Thursday, 23 July 2020

Does Teletherapy Work?

From a blog by 
Scott D. Miller, Ph.D.

Director, International Center for Clinical Excellence

"So, what does the research indicate?
Drum roll please …
no difference in outcome for adults, adolescents and children being treated for the most common concerns addressed in psychotherapy (e.g., depression, anxiety, trauma, eating problems, substance abuse).  What’s more, online services are associated with greater utilization of and less dropout from mental health care.squeeze head

That said, challenges are evident.  For most clinicians and clients, teletherapy is an entirely new enterprise requiring a period of learning and adjustment.  Critically, the sensory input clinicians rely upon to make clinical judgments is also restricted — all the more reason to make “Feedback-Informed Treatment (FIT) a routine part of the services you provide.  Even if you’re regularly seeking feedback from clients using standardized measures like the Outcome and Session Rating Scales, doing so virtually will be new for most."

Link to blog

Tuesday, 14 July 2020

UKSIC partner with ITU to release new Child Online Protection guidelines

UKSIC partner with ITU to release new Child Online Protection guidelines

"UKSIC, along with industry partners SWGfL and IWF have helped to release the new ITU (International Telecommunication Union) Child Online Protection guidelines for 2020 to raise awareness of online safety across the world."

UKSIC Director David Wright, SWGfL, and the IWF have helped guide and inform some of these resources along with 80 other leading online safety and child protection organisations from across the world.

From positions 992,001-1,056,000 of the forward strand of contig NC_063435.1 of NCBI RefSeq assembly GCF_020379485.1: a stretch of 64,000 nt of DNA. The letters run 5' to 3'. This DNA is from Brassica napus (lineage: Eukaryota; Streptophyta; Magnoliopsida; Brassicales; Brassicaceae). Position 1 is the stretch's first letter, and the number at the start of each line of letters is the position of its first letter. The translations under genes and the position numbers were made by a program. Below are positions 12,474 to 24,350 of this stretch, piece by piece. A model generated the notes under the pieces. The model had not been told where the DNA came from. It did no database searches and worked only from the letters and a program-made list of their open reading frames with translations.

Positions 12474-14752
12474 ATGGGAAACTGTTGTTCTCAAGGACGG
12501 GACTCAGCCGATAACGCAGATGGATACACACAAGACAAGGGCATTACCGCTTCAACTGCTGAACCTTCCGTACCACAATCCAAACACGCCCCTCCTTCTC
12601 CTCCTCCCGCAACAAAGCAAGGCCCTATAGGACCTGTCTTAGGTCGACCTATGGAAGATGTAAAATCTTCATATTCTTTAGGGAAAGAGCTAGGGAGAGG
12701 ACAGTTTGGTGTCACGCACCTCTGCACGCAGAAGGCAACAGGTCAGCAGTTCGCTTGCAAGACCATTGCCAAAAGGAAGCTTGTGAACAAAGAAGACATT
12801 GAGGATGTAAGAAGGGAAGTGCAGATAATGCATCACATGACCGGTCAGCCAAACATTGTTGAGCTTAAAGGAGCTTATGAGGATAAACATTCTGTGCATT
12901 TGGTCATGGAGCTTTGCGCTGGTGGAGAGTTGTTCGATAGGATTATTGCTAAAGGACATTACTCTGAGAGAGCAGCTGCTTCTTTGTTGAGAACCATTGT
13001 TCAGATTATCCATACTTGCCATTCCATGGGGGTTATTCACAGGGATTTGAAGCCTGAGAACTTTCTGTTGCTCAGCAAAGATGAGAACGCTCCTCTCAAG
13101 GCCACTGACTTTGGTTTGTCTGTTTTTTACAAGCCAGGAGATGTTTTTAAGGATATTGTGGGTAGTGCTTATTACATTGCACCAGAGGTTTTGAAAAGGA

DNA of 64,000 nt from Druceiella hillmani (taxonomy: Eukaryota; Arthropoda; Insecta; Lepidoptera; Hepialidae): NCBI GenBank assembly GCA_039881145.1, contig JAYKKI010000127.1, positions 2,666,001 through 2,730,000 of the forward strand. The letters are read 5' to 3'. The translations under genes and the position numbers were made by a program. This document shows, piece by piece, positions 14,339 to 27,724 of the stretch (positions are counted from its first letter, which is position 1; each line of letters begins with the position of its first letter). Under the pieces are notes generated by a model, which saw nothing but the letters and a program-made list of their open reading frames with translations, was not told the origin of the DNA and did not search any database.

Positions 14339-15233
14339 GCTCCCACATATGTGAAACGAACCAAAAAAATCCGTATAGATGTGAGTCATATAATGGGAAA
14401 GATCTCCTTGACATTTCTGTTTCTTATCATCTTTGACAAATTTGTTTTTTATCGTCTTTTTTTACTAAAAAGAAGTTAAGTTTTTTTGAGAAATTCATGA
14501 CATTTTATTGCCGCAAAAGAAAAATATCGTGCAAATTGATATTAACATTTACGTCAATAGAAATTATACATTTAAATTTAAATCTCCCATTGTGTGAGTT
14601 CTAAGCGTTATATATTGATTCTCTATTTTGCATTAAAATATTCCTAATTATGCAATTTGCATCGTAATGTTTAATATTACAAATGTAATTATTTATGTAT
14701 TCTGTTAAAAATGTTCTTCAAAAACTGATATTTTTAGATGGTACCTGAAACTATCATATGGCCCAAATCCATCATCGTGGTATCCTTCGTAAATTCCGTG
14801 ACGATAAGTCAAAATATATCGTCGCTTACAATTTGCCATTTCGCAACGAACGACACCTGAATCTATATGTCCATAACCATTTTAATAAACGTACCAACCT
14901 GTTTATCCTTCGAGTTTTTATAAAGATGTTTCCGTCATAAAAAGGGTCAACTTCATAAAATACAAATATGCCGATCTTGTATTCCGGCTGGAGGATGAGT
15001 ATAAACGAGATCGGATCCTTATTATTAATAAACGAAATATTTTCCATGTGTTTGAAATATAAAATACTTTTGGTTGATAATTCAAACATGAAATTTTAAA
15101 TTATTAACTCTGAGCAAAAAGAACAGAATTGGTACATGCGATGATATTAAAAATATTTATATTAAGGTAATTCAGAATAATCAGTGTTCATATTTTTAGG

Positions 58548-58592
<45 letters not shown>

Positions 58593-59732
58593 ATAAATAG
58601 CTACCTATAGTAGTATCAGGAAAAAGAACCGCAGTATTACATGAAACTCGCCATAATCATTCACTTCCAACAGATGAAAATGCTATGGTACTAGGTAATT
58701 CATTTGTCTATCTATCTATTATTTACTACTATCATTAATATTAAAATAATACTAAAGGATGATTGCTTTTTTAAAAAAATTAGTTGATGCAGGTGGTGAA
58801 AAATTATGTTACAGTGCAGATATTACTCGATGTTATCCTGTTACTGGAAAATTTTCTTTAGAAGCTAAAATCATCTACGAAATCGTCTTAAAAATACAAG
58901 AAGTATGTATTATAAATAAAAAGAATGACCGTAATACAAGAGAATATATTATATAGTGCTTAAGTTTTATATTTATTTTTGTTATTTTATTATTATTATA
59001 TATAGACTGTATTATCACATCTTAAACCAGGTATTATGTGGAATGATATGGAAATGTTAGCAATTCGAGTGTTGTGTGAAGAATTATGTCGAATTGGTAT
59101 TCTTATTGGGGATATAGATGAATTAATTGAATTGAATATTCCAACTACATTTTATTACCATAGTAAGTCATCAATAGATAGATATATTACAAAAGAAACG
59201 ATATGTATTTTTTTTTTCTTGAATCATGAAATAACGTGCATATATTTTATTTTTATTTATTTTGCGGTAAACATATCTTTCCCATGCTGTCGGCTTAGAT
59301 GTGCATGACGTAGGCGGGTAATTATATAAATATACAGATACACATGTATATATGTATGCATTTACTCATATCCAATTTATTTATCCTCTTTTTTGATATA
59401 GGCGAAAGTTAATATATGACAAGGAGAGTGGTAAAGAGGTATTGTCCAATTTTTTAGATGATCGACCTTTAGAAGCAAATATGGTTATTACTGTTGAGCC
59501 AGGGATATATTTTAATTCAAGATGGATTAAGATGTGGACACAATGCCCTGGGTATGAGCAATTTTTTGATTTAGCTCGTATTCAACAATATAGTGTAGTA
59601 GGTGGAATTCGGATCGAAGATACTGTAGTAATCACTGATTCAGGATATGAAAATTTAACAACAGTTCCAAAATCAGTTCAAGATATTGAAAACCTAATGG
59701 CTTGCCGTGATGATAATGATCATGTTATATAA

The guidelines have been running since 2009, yet with the internet evolving so much through the years, the need for online safety awareness has become much more important. Children and young people have access to more resourceful things online than ever before. The internet plays a huge part in many young people’s lives and can provide many opportunities for education and fun. Socialising, sharing content and expressing opinions has never been more easy, yet challenges around online safety are still very much a part of the discussion.


Specially aimed at children, parents and educators, industry and policy-makers, the guidelines are meant to act as a framework, which can be adapted and used in a way that is consistent with national or local customs and laws.

Children

There are three different age groups available within the guidelines. Each helps young people learn how to manage risks online whilst showing how to engage with the internet effectively. Included is: